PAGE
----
When I reached this angle, I could see how I could add dimension with a water reflection, which gave the photo depth. First, you notice the waterfall, which leads your eye to the mill wheel. Then, the ovals formed by the arches draw your eyes upstream They also repeat the rounded wheel pattern. The photo is no longer flat. Instead, it has depth and motion.
What you do when the hippos are dozing
As we approached this watering hole, we were told it was called the “Hippo Pool”. From a distance, there didn’t seem to be any hippos around. And then one of boulders in the water woke up, complained loudly, and moved, with which the rest of them groaned and moved. Then, they relaxed back to sleep. Welcome to life at the Hippo Pool.
Because we were in the Ngorongoro Crater in Tanzania, I shot this at f/11 to bring much of the view into focus, including the rim of the crater in the far background. The clouds in the sky were a lucky break. They formed a frame for the sleeping hippos in the pool and added depth and dimension in the water reflection.
Add dimension with a water reflection on a flat-lit day
On a calm overcast morning, we headed out into the Chesapeake Bay from Onancock, on the Eastern Shore of Virginia. We followed this sailboat as we wove our way around the bends of Onancock Creek.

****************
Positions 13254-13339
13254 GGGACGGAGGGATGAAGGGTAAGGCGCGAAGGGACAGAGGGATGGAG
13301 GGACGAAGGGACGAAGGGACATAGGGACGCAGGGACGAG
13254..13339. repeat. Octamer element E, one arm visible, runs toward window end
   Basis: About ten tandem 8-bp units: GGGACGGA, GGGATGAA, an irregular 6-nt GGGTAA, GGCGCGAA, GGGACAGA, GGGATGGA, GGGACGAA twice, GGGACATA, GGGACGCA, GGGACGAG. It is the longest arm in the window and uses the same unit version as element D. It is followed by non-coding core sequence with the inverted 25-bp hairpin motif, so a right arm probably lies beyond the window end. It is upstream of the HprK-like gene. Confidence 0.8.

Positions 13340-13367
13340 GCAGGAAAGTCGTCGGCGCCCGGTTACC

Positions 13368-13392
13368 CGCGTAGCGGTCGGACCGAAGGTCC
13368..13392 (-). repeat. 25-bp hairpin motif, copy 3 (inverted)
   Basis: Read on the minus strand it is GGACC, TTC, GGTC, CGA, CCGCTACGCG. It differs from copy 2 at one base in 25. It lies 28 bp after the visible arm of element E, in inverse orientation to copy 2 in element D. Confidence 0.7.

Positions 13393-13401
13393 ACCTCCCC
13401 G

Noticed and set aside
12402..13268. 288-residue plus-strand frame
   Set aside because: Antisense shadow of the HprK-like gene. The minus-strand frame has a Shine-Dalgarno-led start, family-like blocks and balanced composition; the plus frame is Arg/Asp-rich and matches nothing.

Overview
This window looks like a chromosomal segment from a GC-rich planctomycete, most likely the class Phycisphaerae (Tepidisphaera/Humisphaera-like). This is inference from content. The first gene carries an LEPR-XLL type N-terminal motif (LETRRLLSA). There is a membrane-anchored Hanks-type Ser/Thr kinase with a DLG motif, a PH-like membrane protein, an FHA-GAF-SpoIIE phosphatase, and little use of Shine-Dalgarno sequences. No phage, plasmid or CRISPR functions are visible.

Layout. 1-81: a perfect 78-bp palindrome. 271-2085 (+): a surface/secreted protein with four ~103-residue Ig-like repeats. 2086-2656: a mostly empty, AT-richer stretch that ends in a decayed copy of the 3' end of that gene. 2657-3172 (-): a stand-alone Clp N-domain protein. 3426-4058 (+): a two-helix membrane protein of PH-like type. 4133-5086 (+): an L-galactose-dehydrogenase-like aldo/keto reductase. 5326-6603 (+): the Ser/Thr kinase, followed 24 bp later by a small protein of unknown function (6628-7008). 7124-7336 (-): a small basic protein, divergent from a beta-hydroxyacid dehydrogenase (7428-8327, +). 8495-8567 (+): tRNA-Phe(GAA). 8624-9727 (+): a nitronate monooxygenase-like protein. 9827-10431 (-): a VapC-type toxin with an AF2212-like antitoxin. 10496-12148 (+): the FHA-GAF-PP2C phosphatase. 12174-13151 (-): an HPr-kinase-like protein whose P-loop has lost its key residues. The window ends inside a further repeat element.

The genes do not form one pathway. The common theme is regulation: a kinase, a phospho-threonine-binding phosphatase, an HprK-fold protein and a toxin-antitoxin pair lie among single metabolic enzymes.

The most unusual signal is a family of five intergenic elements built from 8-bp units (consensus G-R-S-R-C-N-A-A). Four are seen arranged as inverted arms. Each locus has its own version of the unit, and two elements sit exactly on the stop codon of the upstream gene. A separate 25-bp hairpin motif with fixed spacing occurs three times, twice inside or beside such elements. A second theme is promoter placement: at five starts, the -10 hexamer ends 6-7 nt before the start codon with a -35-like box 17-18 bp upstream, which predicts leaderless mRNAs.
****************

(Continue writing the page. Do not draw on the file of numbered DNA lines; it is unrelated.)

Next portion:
The red marker and its reflection immediately caught my eye. The marker seemed to be pointing to the red clouds, both above and below. (Yes, I think it became a stormy day.) Then, I noticed how the mast of the sailboat stood parallel to the marker, including in the reflection. This was photo number 11 of 23 that I took. I was waiting for the right moment with both the marker and the sailboat in the photo and an uncluttered background. This one was the winner, because the mast of the sailboat was between the two low groups of trees in the distance. Adding dimension with a reflection of water, added to the calm feeling of the shot.
Walking a little farther to get a different shot of a windmill
On a Viking River Cruise in the Netherlands, we stopped to visit Kinderdijk. I’m willing to bet that there are millions of photos of these windmills. I took 22, not including the closeups of details. This one was number 21.